Statins have their place, review finds

There is no convincing evidence to support claims that statins can be used to manage non-cardiovascular health conditions, an extensive review has concluded.

The review was conducted by a large team of researchers led by geneticist Yazhou He from the University of Edinburgh. It was prompted by a number of studies conducted over the past decade or so that suggested possible roles for statins in the treatment or prevention on non-cardiac conditions, including vascular dementia, cancer, Parkinson’s disease and multiple sclerosis.

To test the strength of these claims, He and his colleagues identified 112 meta-analyses of observational studies and 144 meta-analyses of random controlled trials, which together identified 278 unique non-CVD conditions. All the studies had been included on either of two standard medical archives — MEDLINE and EMBASE – before a cut-off date of May 2018.

Analysing the observational studies, the researchers found “no convincing evidence” of replicated benefits for non-CVD conditions. They did, however, find two “highly suggestive” outcomes indicating, but not unambiguously so, that statins may have a positive effect in decreasing mortality in cancer patients and easing obstruction in patients with chronic obstructive pulmonary disease.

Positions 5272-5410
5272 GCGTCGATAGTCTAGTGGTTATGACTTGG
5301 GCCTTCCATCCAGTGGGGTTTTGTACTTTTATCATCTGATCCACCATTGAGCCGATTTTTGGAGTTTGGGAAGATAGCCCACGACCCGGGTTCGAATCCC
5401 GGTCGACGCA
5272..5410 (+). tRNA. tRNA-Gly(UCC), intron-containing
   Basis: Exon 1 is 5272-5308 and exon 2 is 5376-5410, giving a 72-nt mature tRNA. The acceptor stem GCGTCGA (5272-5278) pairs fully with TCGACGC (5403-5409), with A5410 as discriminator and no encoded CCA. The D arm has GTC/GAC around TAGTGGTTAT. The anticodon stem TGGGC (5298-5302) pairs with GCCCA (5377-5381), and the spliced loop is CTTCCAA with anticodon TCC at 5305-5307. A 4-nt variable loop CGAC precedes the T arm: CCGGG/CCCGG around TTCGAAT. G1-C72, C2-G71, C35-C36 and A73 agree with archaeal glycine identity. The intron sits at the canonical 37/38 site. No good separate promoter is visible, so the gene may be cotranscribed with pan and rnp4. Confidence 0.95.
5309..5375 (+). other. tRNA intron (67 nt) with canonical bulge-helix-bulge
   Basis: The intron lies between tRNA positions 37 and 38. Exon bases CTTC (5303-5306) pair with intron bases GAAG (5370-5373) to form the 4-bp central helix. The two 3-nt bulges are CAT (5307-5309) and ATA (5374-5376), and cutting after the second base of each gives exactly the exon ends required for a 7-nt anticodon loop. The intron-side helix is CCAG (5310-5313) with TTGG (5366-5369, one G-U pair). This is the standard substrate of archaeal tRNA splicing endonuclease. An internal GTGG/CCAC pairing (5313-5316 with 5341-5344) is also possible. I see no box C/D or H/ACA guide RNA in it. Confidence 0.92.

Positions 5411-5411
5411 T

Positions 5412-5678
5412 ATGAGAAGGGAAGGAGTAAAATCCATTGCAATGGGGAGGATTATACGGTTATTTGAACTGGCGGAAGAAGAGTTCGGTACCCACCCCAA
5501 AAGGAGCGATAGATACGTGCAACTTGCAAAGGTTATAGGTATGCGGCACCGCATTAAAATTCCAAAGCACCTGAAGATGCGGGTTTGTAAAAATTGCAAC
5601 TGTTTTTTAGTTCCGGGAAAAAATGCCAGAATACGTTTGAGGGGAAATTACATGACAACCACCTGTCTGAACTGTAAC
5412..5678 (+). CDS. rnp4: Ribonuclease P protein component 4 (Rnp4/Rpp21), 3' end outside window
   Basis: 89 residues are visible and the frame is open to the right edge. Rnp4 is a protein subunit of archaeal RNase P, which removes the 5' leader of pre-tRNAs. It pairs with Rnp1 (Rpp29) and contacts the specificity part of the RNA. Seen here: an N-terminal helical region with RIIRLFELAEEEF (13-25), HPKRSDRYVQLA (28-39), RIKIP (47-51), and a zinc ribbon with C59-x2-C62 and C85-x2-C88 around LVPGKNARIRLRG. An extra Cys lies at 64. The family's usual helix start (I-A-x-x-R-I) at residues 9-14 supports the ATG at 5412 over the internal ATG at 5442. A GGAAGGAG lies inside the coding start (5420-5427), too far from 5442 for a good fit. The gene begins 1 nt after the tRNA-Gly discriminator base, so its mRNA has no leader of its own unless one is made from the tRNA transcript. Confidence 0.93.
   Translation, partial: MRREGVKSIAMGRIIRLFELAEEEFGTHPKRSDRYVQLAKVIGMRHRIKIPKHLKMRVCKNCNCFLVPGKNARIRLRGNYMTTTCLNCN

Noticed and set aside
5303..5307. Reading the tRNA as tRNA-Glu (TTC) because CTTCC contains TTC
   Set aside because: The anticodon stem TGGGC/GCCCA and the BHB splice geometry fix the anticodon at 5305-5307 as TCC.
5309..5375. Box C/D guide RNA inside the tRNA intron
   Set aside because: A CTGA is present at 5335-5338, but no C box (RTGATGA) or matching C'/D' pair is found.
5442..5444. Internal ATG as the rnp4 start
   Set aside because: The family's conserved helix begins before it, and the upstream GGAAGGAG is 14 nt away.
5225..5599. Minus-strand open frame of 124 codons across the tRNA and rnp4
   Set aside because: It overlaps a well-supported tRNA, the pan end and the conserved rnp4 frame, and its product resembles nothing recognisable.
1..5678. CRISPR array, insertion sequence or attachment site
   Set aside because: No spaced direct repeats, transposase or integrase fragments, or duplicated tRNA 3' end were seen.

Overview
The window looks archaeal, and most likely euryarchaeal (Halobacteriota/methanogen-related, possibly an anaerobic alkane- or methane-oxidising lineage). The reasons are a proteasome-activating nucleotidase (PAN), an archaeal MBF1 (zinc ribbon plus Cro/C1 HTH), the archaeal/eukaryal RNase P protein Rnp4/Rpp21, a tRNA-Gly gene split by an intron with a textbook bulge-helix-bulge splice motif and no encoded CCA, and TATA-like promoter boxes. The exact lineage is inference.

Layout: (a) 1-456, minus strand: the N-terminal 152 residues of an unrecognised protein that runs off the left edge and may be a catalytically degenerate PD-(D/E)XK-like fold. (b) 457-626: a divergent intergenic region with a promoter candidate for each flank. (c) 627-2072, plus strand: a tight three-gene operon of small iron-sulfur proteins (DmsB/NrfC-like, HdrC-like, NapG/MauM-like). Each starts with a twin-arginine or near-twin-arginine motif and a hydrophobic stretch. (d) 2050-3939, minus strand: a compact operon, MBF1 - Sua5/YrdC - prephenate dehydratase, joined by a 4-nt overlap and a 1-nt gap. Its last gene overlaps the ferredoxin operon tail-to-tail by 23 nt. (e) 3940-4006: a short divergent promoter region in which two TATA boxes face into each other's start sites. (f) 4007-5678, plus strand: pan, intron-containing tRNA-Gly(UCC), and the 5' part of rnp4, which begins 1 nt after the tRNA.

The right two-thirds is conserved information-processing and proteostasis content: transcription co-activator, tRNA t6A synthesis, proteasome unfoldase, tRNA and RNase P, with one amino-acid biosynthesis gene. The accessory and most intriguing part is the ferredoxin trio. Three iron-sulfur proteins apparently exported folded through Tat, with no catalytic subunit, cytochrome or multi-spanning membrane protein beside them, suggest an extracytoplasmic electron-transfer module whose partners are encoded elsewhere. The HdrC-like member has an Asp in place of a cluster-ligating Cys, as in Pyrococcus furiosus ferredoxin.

The analysis of the random controlled trials produced only one significant result – an indication of decreased all-cause mortality in patients with chronic kidney disease.

The observational results also suggested that statins could produce adverse affects in the form of diabetes and myopathy, or muscle weakness. However, the random controlled trial data did not throw up matching statistical evidence.

Over all, the researchers conclude that there is no strong evidence to warrant widening the range of conditions for which statins are prescribed.

“We report a dearth of convincing evidence that statins had a major role in the 278 unique non-CVD outcomes assessed,” they write.

The report is published in the journal Annals of Internal Medicine.

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